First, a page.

ETBU students learn and serve in Africa

This a group of students from both East Texas Baptist University and Chitabamo nursing schools in Zambia. ETBU dean of the School of Professional Studies (Nursing) Rebekah Grigsby (far left) stands with Levi Chifwaila, who is the senior tutor at the nursing school. (PHOTO: ETBU Nursing)

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MARSHALL—Two student groups from East Texas Baptist University who traveled to Africa served 1,800 miles apart, but they shared a common purpose—to learn about cross-cultural missions and servant leadership. 

etbu zambia bloodpress425At a health fair in Ntekete, Zambia, East Texas Baptist University nursing students Kathryn Marriott of Fort Worth and Hannah Beggs of Hawkins take blood pressure of participants.  (PHOTO: ETBU Nursing)Six ETBU nursing students spent three weeks in Zambia, where they participated in a combined nursing course and mission trip, led by Rebekah Grigsby, dean of the School of Professional Studies.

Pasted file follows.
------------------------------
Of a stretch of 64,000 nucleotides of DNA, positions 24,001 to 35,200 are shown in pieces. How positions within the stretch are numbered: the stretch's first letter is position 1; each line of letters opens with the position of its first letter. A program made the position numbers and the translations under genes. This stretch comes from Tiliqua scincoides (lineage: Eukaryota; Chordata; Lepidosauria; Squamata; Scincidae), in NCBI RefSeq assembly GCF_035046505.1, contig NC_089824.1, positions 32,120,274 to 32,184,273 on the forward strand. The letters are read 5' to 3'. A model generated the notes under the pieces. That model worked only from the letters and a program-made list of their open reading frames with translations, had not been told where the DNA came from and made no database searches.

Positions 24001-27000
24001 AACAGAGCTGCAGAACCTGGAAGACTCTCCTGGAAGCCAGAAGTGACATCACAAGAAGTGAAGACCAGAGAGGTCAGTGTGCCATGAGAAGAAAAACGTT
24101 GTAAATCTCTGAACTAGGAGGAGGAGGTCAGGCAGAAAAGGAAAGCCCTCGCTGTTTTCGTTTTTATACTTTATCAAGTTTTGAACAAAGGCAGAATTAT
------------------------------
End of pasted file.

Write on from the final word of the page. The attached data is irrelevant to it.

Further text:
Another student group served in Ethiopia, ministering to residents of Bantu and Tullo Bolo. ETBU Great Commission Center Director Lisa Seeley, Baptist Student Ministry Director Mark Yates and BSM Intern Clint Salmon led the mission team.

“Our students in Ethiopia taught English, volleyball and soccer drills at local schools and churches,” Seeley said. “Our prayer was to open doors for local church planters to build relationships with the people of these villages, many of which were closed to church planters.”